Crumpets, Chewy Sweets, and Solar Panels

Technology translator is a new career option for engineers and scientists of all disciplines. The role of a technology translator is to translate industrial problems and requirements into basic scientific concepts and to source academic expertise from the UK knowledge base. He or she then facilitates collaborative research between industry and academia, and, finally, converts the scientific results into commercially exploitable information.

Joining the Smith Instituteas a technology translator represented a big step in my career. It gave me the opportunity to expand my experience and knowledge in many different industrial sectors, as well as in many different areas of mathematical research. Now I am TT for our projects in the food and textiles industries, but it doesn't stop there--I'm also involved in the maths of medicine and of solar power!

A good example of the projects we are assisting is one that integrates solar cells and flexible materials. One of the problems when using curved solar cells is that having different angles of incidence between the solar cell and the sun can drastically reduce the power output. Mathematics can help manufacturers optimise the way solar cells are interconnected so that the areas in shade, or not at 90° to the sun (which therefore act as resistors in the circuitry), have minimum impact on the power output of the solar panel.

You might wonder why people would want to make flexible solar panels in the first place. There are several reasons. The United Kingdom has pledged to produce 10% of its electricity from renewable energy sources by 2010. The sun is just one of these; it is free, readily available, and here to stay. But why flexible? Modern architecture is becoming more organic in nature--that is, tending toward curved surfaces, and consequently, an increasing number of buildings are being constructed from flexible materials. Also, if we could produce very flexible (and lightweight) solar cells, it would be possible to transport them to remote places and provide power for disaster relief, or for places that just aren't connected to the grid--outer space, for example.

But enough about solar cells! My day-to-day activities as a TT at the Smith Institute are very varied. I might be researching areas for potential and existing projects, or visiting companies to find out which of their problems could be solved with the aid of maths, or looking in on a university to find out about its particular areas of expertise. I also organise workshops at which I act as the "interpreter" between potential collaborators.

It is also the job of a TT to identify where a particular technology in an industrial sector has as-yet-untapped applications in another one and to facilitate technology transfer. All this means that you have to be good at communicating ideas to people, whatever their level of expertise. It also helps to have experience in supervising collaborative projects from both the industrial and academic perspective, so that you understand the benefits and potential problems.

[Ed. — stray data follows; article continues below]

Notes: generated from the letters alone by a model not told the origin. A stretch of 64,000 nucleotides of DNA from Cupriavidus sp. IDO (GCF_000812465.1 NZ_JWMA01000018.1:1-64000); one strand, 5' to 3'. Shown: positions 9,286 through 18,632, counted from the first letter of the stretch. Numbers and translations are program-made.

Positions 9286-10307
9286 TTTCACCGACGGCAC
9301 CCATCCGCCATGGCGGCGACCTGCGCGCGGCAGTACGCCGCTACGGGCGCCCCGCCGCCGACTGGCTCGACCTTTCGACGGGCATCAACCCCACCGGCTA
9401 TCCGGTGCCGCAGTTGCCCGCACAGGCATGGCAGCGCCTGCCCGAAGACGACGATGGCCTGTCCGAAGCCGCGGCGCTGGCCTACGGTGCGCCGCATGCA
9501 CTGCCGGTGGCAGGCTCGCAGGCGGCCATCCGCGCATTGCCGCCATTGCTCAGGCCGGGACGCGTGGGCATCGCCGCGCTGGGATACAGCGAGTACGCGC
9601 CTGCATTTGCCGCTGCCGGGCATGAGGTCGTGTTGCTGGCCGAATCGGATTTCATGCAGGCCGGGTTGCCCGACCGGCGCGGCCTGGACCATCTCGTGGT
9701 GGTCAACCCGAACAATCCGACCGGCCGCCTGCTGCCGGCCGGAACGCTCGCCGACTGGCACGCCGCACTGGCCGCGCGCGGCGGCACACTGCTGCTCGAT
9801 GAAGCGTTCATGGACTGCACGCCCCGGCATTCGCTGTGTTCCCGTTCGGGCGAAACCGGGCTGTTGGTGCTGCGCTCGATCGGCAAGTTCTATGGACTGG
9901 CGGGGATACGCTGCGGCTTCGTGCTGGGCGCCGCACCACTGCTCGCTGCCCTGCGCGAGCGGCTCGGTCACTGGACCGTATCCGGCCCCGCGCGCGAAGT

My route to becoming a TT was through a B.Sc. in mathematics, followed by a Ph.D. in chemical engineering. The latter involved using maths and materials science to predict the temperature at which chocolate solidifies during the manufacturing process, because that, in turn, is related to the temperature at which it melts in your mouth. This, of course, is vital for manufacturers to know, because it's no good if a chocolate bar melts on the shop shelf before it gets to the customer! The mathematical model of chocolate solidification has, then, been used to improve the manufacturing process for perfect results every time.

After receiving my Ph.D., I worked in the industry for a few years, applying maths to all sorts of problems in the confectionery business, and actually supervised a Ph.D. student also working with chocolate. I then went on to become a technology translator at the Smith Institute, where I get to find out about the amazing science behind everyday products and processes. There's also a great deal of satisfaction to be gained from finding solutions to problems that companies have been struggling with, whether it's through an in-depth research project or just a relatively simple method they haven't tried before.

The Smith Institute currently has a team of four TTs who work individually (due in part to the institute's virtual structure), so motivation is very important, as are initiative and tenacity. However, there are also committees of scientific and industrial advisors, so there's plenty of expertise to draw upon.

Technology translators are employed by Faraday Partnerships, organisations at the interface of industry and academia, funded by the Department of Trade and Industry (DTI) and the Research Councils. There are currently 18 Faraday Partnerships in areas as diverse as technical textiles and intelligent sensing. The Smith Institute is the Faraday Partnership for industrial mathematics and system engineering, funded jointly by DTI and the Engineering and Physical Sciences Research Council.

The number of Faraday Partnerships is soon to increase from 18 to 24, and some of the established partnerships are also expanding and in need of more technology translators. So it is likely that a number of TT positions will become available in the near future! The full list of Faraday Partnerships is available here, so you can find out there if there's a partnership in your area of interest. The Smith Institute itself is currently looking for two more technology translators; further details are available here.

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